Oh, this is quite interesting! Have you thought about how to make it work with mixed strategies?

I also found your paper about the Kripke semantics of PTE. I'll want to give this one a careful read.

You might be interested in: Robust Cooperation in the Prisoner's Dilemma (Barasz et al. 2014), which kind of extends Tennenholtz's program equilibrium.

Conflict vs. mistake in non-zero-sum games

by Nisan 1 min read5th Apr 202032 comments

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Summary: Whether you behave like a mistake theorist or a conflict theorist may depend more on your negotiating position in a non-zero-sum game than on your worldview.

Disclaimer: I don't really know game theory.

Plot the payoffs in a non-zero-sum two-player game, and you'll get a convex[1] set with the Pareto frontier on the top and right:

Payoff to player 2 vs. payoff to player 1

You can describe this set with two parameters: The surplus is how close the outcome is to the Pareto frontier, and the allocation tells you how much the outcome favors player 1 versus player 2. In this illustration, the level sets for surplus and allocation are depicted by concentric curves and radial lines, respectively.

It's tempting to decompose the game into two phases: A cooperative phase, where the players coordinate to maximize surplus; and a competitive phase, where the players negotiate how the surplus is allocated.

Of course, in the usual formulation, both phases occur simultaneously. But this suggests a couple of negotiation strategies where you try to make one phase happen before the other:

  1. "Let's agree to maximize surplus. Once we agree to that, we can talk about allocation."

  2. "Let's agree on an allocation. Once we do that, we can talk about maximizing surplus."

I'm going to provocatively call the first strategy mistake theory, and the second conflict theory.

Indeed, the mistake theory strategy pushes the obviously good plan of making things better off for everyone. It can frame all opposition as making the mistake of leaving surplus on the table.

The conflict theory strategy threatens to destroy surplus in order to get a more favorable allocation. Its narrative emphasizes the fact that the players can't maximize their rewards simultaneously.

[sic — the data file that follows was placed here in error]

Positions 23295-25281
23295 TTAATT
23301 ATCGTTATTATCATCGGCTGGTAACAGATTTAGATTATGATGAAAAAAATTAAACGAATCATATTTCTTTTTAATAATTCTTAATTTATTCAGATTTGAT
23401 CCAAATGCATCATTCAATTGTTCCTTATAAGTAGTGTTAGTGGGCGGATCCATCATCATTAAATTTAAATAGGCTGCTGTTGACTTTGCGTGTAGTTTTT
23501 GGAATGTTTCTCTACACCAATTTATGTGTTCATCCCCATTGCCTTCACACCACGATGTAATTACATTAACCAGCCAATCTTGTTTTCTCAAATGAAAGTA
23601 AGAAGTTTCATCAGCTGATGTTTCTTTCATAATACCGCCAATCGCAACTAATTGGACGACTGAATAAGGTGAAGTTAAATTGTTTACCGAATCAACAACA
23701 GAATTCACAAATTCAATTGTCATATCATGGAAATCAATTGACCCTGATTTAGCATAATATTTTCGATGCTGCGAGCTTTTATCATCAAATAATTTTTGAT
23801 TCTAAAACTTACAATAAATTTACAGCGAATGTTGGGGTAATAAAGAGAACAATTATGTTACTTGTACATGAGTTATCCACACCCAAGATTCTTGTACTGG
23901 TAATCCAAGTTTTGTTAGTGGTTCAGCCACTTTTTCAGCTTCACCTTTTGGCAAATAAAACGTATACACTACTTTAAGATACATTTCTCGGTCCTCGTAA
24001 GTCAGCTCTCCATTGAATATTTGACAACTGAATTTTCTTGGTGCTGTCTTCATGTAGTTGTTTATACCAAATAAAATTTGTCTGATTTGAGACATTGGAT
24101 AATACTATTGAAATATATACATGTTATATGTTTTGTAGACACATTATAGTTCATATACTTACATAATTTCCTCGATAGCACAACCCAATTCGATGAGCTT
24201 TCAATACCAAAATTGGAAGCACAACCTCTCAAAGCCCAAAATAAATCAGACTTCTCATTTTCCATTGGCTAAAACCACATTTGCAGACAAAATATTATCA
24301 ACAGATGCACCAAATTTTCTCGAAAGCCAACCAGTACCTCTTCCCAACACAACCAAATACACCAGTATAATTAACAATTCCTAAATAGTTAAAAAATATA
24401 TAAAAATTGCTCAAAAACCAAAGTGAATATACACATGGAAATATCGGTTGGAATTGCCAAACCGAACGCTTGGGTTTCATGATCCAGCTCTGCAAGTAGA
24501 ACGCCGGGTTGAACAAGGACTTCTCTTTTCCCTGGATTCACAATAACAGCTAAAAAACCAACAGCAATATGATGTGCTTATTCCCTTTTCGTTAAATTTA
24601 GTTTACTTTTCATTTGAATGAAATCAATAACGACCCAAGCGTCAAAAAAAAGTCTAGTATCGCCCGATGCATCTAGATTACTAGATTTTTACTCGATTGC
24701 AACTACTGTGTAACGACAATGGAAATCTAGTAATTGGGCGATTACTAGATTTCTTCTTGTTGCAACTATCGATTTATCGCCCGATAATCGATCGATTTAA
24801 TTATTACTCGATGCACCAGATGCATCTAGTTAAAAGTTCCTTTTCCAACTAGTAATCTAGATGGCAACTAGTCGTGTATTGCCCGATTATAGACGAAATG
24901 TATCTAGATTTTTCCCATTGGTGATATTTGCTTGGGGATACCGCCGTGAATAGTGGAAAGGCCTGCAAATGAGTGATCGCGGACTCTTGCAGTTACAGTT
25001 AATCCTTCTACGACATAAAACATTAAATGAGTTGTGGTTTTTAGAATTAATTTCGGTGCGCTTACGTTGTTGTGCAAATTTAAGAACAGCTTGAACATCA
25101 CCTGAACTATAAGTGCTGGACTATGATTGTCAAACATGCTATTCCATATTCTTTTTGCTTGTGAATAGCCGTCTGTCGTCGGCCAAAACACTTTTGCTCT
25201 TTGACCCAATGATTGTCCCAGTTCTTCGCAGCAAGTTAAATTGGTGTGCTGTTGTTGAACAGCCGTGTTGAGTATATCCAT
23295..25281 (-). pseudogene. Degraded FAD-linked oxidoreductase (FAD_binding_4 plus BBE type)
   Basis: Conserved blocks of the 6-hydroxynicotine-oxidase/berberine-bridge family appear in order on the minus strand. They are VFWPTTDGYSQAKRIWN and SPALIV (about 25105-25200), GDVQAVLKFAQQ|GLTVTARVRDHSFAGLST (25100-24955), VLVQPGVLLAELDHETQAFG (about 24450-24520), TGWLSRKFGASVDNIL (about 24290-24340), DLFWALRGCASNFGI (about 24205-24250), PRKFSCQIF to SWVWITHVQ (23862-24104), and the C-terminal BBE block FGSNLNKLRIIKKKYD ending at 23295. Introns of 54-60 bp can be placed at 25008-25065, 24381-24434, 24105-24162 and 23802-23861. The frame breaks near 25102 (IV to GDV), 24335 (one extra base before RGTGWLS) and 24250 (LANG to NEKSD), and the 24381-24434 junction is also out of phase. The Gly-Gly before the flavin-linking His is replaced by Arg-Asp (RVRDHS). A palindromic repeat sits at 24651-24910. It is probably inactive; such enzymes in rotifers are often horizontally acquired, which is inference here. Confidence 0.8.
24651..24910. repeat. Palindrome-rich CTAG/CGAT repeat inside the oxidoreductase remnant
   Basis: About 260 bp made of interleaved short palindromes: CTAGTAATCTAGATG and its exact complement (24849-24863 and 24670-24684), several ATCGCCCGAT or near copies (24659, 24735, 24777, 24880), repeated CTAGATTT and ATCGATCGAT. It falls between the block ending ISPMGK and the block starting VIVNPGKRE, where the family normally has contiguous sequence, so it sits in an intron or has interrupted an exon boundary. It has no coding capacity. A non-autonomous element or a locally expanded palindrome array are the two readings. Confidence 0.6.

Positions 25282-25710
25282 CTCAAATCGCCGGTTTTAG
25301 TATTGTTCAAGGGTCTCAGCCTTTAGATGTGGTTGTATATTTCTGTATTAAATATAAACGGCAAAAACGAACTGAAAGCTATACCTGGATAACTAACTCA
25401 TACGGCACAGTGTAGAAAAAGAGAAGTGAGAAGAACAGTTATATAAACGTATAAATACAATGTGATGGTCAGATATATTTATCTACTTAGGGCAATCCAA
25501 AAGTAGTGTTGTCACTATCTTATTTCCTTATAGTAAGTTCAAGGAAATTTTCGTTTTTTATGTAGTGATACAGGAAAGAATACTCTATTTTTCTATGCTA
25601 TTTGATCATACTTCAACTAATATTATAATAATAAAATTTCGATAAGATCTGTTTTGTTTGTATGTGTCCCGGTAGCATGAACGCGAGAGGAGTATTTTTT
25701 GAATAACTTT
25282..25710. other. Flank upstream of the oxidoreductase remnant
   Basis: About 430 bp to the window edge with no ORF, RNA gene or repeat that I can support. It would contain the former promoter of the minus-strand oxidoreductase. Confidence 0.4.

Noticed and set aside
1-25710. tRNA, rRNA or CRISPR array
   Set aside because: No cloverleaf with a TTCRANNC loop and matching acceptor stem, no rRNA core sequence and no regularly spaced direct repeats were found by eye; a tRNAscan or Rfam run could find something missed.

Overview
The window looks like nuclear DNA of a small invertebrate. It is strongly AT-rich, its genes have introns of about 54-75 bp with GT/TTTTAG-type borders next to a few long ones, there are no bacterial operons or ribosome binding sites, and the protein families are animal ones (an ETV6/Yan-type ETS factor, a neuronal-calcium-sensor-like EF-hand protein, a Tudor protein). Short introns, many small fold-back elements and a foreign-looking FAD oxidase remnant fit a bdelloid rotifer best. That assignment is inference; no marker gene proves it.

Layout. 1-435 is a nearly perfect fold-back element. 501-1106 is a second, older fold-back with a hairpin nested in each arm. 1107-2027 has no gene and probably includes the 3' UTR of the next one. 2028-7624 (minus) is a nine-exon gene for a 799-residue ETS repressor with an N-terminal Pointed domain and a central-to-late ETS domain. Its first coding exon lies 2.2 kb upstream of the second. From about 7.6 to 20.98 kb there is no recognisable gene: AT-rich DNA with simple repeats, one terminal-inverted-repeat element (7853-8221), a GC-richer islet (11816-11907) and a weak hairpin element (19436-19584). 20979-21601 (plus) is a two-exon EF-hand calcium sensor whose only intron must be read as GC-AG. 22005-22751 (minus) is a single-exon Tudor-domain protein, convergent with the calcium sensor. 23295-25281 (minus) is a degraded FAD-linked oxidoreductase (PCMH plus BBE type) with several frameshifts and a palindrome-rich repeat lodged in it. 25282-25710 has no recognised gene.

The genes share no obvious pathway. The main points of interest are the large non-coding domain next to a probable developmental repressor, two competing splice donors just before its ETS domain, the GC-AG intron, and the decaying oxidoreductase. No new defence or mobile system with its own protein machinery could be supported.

Now I don't have a good model of negotiation. But intuitively, it seems that mistake theory is a good strategy if you think you'll be in a better negotiating position once you move to the Pareto frontier. And conflict theory is a good strategy if you think you'll be in a worse negotiating position at the Pareto frontier.

If you're naturally a mistake theorist, this might make conflict theory seem more appealing. Imagine negotiating with a paperclip maximizer over the fate of billions of lives. Mutual cooperation is Pareto efficient, but unappealing. It's more sensible to threaten defection in order to save a few more human lives, if you can get away with it.

It also makes mistake theory seem unsavory: Apparently mistake theory is about postponing the allocation negotiation until you're in a comfortable negotiating position. (Or, somewhat better: It's about tricking the other players into cooperating before they can extract concessions from you.)

This is kind of unfair to mistake theory, which is supposed to be about educating decision-makers on efficient policies and building institutions to enable cooperation. None of that is present in this model.

But I think it describes something important about mistake theory which is usually rounded off to something like "[mistake theorists have] become part of a class that’s more interested in protecting its own privileges than in helping the poor or working for the good of all".

The reason I'm thinking about this is that I want a theory of non-zero-sum games involving counterfactual reasoning and superrationality. It's not clear to me what superrational agents "should" do in general non-zero-sum games.

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